The drug industry has suffered a season of painful pipeline flops, including the still-unspooling story of Lilly’s Alzhemier’s medication solanezumab and Pfizer’s dead-by-rights Alzheimer’s effort bapineuzumab. But companies can improve their performance by blending hard numbers, like outcomes and cost savings, with softer messaging that centers on payer and patient relationships, a PricewaterhouseCoopers report argues.
Outcomes and savings seem like familiar ground, particularly for players who have already started to modify their sales approaches to better appeal to Accountable Care Organizations. PwC’s researchers anticipate that this value messaging is going to soar in importance. Among the reasons: marketing “has become less effective now that payers and providers scrutinize outcomes so carefully.”
Researchers note that the traditional marketing approach is so ineffective at this point that it no longer really qualifies as a valuable pharma lever for promoting sales, and wrote “no matter how many sales reps a company fields or how many samples it hands out, if a new treatment doesn’t offer more value than competing therapies, healthcare payers in the mature markets simply won’t buy it.”
PwC’s researchers noted that if companies can’t offer more at a lower cost, the marketing success of new, costly drugs will require companies to prove that taking on a high cost upfront will lower costs somewhere else in the healthcare system. Polling of US health insurers showed that four-fifths of insurers require “clear evidence of cost savings or a clear clinical benefit to include new products on their formularies.” Also: 16% of the insurance companies have outcomes-based contracts, and an additional 33% expect to by 2015.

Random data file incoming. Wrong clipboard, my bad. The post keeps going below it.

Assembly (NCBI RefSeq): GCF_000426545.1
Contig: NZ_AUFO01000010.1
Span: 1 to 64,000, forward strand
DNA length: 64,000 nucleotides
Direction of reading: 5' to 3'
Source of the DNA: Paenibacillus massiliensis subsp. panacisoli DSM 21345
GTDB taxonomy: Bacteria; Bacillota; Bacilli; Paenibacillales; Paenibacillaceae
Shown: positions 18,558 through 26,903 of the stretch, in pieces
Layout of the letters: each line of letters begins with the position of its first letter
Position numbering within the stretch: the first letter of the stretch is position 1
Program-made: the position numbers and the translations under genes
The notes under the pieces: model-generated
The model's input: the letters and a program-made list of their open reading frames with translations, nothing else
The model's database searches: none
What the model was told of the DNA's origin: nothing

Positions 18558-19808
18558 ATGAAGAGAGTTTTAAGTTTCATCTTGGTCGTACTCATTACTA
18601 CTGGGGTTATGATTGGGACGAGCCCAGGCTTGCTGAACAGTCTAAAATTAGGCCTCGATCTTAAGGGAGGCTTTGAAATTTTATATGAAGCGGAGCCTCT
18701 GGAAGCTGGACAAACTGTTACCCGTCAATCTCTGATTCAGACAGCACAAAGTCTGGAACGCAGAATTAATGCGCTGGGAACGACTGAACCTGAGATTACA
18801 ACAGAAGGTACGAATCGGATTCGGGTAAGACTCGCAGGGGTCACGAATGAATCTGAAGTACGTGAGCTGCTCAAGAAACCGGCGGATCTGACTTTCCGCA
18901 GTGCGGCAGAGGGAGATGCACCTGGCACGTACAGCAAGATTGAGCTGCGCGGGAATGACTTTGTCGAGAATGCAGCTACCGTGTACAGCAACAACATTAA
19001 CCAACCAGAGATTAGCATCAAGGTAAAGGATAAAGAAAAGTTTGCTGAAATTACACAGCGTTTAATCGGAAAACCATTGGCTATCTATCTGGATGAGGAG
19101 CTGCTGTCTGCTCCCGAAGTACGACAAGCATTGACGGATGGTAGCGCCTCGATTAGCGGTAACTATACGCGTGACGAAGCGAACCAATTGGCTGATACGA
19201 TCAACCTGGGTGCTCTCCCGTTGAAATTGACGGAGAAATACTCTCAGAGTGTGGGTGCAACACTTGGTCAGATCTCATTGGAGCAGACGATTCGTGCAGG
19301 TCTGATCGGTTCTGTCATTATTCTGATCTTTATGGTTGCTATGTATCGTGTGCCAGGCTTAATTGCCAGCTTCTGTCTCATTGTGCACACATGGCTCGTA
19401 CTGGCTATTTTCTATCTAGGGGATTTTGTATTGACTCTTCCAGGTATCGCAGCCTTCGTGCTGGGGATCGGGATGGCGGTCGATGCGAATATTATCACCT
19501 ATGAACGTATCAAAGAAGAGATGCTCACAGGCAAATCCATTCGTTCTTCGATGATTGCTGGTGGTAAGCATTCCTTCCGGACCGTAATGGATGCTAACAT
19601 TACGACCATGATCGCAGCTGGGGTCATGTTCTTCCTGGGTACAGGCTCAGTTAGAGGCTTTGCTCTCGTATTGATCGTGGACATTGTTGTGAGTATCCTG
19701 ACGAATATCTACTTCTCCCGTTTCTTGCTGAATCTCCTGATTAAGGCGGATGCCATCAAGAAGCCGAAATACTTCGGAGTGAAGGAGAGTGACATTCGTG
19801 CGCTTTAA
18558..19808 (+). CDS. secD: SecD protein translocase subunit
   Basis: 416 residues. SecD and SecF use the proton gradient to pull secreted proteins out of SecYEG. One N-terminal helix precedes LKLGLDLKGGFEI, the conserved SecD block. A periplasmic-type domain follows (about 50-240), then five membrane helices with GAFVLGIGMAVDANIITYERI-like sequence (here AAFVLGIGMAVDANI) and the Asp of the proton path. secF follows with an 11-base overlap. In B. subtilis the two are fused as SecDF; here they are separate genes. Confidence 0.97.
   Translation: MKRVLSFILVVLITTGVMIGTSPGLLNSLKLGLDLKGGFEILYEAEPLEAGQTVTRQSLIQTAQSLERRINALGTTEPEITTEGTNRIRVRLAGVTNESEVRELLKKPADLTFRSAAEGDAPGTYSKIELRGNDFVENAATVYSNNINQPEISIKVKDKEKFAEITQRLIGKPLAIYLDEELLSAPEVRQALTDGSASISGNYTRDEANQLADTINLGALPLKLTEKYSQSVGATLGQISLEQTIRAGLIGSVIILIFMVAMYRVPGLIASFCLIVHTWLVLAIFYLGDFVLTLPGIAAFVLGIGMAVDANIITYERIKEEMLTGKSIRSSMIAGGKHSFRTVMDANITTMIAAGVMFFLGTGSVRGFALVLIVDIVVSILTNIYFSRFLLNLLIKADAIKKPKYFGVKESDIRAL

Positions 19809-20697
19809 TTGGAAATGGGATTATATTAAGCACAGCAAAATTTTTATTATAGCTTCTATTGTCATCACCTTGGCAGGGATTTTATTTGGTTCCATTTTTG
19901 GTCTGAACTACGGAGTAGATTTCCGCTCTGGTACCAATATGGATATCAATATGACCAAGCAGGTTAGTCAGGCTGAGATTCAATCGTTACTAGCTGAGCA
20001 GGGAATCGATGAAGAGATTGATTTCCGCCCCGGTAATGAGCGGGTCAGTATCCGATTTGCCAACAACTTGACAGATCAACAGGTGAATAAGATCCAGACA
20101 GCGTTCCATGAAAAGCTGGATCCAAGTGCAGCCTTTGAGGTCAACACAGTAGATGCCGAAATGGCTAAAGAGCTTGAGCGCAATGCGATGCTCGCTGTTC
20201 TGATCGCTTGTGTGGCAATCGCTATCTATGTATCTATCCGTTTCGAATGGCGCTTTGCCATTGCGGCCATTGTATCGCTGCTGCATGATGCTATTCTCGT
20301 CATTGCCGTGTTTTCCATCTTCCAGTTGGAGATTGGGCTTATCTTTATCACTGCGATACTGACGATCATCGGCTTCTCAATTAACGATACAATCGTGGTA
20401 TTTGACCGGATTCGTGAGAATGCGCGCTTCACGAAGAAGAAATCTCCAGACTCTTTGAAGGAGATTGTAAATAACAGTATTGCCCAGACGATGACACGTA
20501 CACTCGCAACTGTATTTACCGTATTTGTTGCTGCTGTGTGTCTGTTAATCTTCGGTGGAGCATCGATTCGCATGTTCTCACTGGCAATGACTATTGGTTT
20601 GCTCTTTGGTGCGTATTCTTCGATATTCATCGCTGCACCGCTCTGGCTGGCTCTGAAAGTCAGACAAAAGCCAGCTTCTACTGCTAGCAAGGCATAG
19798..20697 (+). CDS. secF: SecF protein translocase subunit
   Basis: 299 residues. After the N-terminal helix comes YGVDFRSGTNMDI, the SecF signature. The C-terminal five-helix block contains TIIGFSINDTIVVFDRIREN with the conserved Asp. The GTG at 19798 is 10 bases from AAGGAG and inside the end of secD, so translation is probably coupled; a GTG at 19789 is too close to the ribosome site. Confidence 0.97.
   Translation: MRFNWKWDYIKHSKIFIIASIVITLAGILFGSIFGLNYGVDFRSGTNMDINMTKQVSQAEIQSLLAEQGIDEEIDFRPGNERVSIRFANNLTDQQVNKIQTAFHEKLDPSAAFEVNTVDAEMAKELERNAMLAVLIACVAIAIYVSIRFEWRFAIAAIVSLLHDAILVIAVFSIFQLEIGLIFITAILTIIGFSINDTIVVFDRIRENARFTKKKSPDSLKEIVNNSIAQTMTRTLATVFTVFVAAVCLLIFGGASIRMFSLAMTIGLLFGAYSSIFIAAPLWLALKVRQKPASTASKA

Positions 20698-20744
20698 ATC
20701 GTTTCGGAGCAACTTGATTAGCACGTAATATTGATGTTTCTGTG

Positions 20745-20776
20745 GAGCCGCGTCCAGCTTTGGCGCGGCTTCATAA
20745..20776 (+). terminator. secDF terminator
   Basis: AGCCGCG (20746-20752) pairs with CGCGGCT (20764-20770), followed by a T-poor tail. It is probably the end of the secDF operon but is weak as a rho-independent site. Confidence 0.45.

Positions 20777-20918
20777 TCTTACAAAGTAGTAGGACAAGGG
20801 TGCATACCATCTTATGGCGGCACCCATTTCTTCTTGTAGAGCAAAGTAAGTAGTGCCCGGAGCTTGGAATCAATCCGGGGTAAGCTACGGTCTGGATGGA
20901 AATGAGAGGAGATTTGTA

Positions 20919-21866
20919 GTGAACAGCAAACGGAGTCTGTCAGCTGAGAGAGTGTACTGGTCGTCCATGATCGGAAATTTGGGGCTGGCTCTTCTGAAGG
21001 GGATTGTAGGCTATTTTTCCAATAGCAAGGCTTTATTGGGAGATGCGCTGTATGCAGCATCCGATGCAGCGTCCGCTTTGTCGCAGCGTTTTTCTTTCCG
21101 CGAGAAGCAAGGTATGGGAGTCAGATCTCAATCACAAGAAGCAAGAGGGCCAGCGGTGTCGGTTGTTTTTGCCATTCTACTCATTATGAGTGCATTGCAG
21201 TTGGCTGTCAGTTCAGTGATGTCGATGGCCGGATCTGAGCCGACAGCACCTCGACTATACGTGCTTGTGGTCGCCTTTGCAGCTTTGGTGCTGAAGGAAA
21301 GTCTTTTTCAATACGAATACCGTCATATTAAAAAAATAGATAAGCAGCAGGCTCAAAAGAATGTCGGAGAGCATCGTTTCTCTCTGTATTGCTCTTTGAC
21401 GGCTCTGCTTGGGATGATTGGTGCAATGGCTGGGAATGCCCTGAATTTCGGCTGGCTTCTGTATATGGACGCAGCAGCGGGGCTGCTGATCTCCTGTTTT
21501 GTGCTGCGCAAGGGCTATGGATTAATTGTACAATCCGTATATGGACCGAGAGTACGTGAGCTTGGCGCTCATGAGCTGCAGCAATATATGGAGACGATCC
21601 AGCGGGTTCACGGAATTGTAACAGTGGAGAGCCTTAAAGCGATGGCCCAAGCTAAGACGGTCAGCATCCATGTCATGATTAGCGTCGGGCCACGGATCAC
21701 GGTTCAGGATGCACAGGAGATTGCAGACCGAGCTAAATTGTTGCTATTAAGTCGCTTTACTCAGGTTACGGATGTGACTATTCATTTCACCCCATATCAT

Those tensions were evident in the recent victory by several Memorial Sloan Kettering physicians over what they saw as unreasonable pricing. The docs penned a New York Times Op-Ed piece arguing that the Sanofi/Regeneron colorectal cancer drug Zaltrap wasn’t going to make it into their patients’ roster of treatments. The doctors said the new drug was no better than what was currently on the market, but a month of treatment was more than twice as expensive as old-school Avastin. The drug maker offered a discount one month later.
These changes alone are significant for sales and marketing professionals, and will force them to “grapple with rigorous scientific data and complex economic studies, as well as developing the skills to negotiate with healthcare payers.”
The authors also noted that reviving marketing’s value also requires redefining it and its potential use. As an example, they used Incyte’s myelofibroris drug Jakafi, which sells for about $84,000 in the US. PwC’s researchers noted that the FDA itself said clinical trial results weren’t what won the drug approval, but rather the patient-reported outcomes which were part of the review submission. The agency said the patient experiences were “a vital element in the decision to approve Jakafi.” Furthermore, the regulator approved the patient information for Jakafi’s packaging, extending the value of trial-gathered data from testing into a marketing tool at the drugstore.